Why do you use Parallels Desktop for Mac?

Discussion in 'General Questions' started by slegge, Dec 24, 2006.

  1. robsoft

    robsoft

    Messages:
    19
    I'm a Windows software developer, and I use Parallels pretty-much all day long as an enabler for my 'day job'.

    Before Parallels, I had a Mac at home and spent my day working on a PC. While it was a great PC (it was very stable, very reliable and responsive), I really wished I could have my day job and my home life (pictures, music, projects etc) all on one portable computer. I had used Virtual PC on my home Mac and found that useful for running my developer tools in Windows, but it wasn't really all that hot in the performance stakes, even on a dual-processor 2GHz G5 with 3 gigs of ram. As an aside, we used the Windows version of Virtual PC in the office to aid with testing our software products on different versions of Windows.

    When I heard about bootcamp I was interested, but then someone mentioned I should look at Parallels. I bought it shortly after I downloaded it, and I've never looked back. It's a great product, although recently I've started to be concerned that they're trying to make it do too many things at once.

    So that's background - now, what do I run on it? Well I use it to write Windows software, and I use Delphi 7 Enterprise (a software development IDE), Interbase, Microsoft SQL Server, IBM DB2 (desktop edition), Visual Studio 2005, Ameol (an offline messaging program for an online community) and bits of Microsoft Office. Recently I've installed the new version of Delphi (2007) onto the machine too. Sometimes I'll download a video file from the web that the Mac doesn't like, and so I'll run it in Windows instead. I've never yet used it for playing games, and I've learned to burn CDs with the Mac so I've never bothered trying to get Nero to run with it, so that's probably it on the software front. Oh, sometimes I'll use Paint Shop Pro on it, because I don't have Photoshop and haven't had the time/inclination to learn a graphics package on the mac yet - it's more productive to just do it in Windows.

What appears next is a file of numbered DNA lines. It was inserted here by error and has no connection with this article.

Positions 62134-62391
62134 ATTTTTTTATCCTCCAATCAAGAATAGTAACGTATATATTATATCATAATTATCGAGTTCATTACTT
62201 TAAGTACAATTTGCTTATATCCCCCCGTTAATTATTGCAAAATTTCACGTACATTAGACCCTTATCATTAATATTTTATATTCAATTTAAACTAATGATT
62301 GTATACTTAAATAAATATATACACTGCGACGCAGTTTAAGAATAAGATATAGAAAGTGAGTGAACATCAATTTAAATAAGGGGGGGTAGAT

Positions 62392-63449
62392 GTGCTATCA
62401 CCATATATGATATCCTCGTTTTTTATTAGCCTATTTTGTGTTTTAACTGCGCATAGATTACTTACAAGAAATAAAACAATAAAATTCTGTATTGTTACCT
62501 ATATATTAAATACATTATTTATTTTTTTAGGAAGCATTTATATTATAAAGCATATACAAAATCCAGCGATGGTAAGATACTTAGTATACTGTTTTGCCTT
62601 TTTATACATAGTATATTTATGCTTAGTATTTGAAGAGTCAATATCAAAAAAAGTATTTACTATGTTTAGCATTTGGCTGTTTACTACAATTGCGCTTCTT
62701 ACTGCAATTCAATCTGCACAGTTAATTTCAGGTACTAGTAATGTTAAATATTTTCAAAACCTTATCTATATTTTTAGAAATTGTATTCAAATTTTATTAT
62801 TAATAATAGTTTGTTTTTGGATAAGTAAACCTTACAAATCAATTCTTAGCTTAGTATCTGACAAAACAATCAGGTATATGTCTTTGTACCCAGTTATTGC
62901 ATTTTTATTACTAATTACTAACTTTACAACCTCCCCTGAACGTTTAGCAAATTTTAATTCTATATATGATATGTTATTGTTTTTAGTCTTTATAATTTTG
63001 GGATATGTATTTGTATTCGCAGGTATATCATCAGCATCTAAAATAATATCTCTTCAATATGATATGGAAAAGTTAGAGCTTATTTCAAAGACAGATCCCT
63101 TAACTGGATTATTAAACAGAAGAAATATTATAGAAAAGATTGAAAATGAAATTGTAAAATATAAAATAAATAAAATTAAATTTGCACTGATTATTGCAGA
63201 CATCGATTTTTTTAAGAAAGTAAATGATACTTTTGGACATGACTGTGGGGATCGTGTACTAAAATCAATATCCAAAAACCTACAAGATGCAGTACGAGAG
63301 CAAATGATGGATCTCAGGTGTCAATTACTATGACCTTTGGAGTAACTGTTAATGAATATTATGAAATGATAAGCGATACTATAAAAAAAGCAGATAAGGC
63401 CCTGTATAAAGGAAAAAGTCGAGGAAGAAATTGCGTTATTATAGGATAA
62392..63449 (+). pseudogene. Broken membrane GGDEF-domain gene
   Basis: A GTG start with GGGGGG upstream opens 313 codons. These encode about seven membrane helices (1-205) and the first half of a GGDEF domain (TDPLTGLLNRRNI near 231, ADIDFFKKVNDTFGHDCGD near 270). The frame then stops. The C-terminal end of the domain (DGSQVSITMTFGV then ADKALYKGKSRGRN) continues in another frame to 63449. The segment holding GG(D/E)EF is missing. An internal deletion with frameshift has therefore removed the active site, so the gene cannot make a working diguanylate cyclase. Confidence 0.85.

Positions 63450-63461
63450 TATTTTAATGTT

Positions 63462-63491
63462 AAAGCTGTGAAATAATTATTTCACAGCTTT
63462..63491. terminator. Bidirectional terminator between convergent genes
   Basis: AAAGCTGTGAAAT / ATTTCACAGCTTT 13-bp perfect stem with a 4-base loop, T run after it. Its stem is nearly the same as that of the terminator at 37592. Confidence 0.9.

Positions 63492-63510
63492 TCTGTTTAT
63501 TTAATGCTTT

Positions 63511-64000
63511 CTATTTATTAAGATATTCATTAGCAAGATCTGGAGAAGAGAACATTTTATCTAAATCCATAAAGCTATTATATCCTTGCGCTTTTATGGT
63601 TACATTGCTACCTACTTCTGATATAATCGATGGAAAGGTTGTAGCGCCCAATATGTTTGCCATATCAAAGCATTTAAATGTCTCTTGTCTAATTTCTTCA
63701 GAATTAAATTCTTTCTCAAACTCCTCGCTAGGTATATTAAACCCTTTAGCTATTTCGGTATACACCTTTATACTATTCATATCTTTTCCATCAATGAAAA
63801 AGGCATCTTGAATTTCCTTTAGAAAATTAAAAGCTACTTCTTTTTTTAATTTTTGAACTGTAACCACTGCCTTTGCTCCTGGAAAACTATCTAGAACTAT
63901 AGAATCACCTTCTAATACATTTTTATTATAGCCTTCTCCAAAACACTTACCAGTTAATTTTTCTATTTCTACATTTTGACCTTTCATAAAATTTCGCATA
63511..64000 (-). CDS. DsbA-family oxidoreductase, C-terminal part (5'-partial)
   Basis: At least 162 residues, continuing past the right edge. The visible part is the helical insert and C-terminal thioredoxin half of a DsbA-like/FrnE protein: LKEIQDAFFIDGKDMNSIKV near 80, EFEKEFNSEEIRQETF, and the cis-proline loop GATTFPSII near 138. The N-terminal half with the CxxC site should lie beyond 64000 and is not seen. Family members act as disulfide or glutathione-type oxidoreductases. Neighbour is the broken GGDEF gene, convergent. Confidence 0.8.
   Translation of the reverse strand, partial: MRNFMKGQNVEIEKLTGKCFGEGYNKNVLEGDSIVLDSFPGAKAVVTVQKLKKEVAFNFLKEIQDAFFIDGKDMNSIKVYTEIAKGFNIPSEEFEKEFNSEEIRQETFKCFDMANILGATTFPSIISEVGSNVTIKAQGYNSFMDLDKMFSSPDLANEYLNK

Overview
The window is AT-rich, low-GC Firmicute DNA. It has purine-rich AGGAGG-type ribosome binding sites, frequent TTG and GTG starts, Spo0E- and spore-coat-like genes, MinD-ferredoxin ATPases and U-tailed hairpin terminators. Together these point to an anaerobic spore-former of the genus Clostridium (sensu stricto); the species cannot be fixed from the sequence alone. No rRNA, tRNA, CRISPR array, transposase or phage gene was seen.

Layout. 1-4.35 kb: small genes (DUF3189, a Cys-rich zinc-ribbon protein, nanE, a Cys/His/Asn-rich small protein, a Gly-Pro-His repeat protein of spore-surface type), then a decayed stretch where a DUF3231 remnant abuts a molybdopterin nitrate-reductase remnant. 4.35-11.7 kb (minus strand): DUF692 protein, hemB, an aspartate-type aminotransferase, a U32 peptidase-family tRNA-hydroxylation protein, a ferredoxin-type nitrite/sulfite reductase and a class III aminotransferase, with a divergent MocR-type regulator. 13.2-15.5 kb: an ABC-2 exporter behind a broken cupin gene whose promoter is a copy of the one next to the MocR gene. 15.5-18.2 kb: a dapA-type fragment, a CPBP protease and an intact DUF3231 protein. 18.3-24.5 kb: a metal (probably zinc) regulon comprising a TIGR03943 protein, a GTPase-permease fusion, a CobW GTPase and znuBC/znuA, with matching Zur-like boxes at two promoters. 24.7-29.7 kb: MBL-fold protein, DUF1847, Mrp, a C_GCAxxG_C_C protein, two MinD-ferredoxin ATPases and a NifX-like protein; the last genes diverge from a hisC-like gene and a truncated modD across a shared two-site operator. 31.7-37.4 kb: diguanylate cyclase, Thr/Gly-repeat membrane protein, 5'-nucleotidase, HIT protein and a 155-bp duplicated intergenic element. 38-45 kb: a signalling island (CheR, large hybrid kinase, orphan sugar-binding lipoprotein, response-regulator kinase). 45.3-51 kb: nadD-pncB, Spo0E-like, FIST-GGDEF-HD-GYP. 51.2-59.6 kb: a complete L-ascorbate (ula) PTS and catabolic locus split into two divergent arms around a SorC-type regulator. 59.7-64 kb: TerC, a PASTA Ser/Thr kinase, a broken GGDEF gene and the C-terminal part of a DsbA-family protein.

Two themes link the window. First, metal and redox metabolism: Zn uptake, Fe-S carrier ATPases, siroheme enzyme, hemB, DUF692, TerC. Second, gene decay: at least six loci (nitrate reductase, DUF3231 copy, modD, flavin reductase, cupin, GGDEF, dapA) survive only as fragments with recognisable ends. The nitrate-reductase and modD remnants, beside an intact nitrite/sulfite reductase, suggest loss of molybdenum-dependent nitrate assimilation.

The virtual machine is a Windows XP Pro SP 2, running Sophos virus checker. I've no software firewall as I'm behind my home NATted router or I'm behind the office NATted router. The virtual drive is about 30Gb, and I give the machine 768Mb of ram to work in (my MacBook Pro has 2Gb, I've not really experimented with giving Parallels more ram yet, I don't want to make the PC scream at the expense of having the Mac stutter whenever I switch between tasks etc).

    I have Windows running at a custom resolution of something like 1600x980, which just leaves enough room for a small dock at one edge of the screen when I'm running single-monitor (in the office I have a second widescreen monitor, where I usually put the Parallels desktop window).

    I don't use Coherence, (I actually like having a whole machine contained within a single window), and I think that one of the neatest features that they've added to Desktop is the integration of command-c/x/v behaving the same as control-c/x/v - I was forever having to remember to switch control/command around when cutting and pasting between the two platforms, and now I can just use the apple shortcuts without thinking too much about which OS I'm in.

    As has been mentioned, the battery life in the Mac is good (my old laptop was a pretty good spec Vaio, and it would struggle to manage 2 hours on a train). Even with a bluetooth mouse, I can usually get 2.5 to 3 hours of battery life out of the Mac. And the screen is fantastic! I always get envious glances on the train.

    That's enough waffle. Was any of that useful?
     

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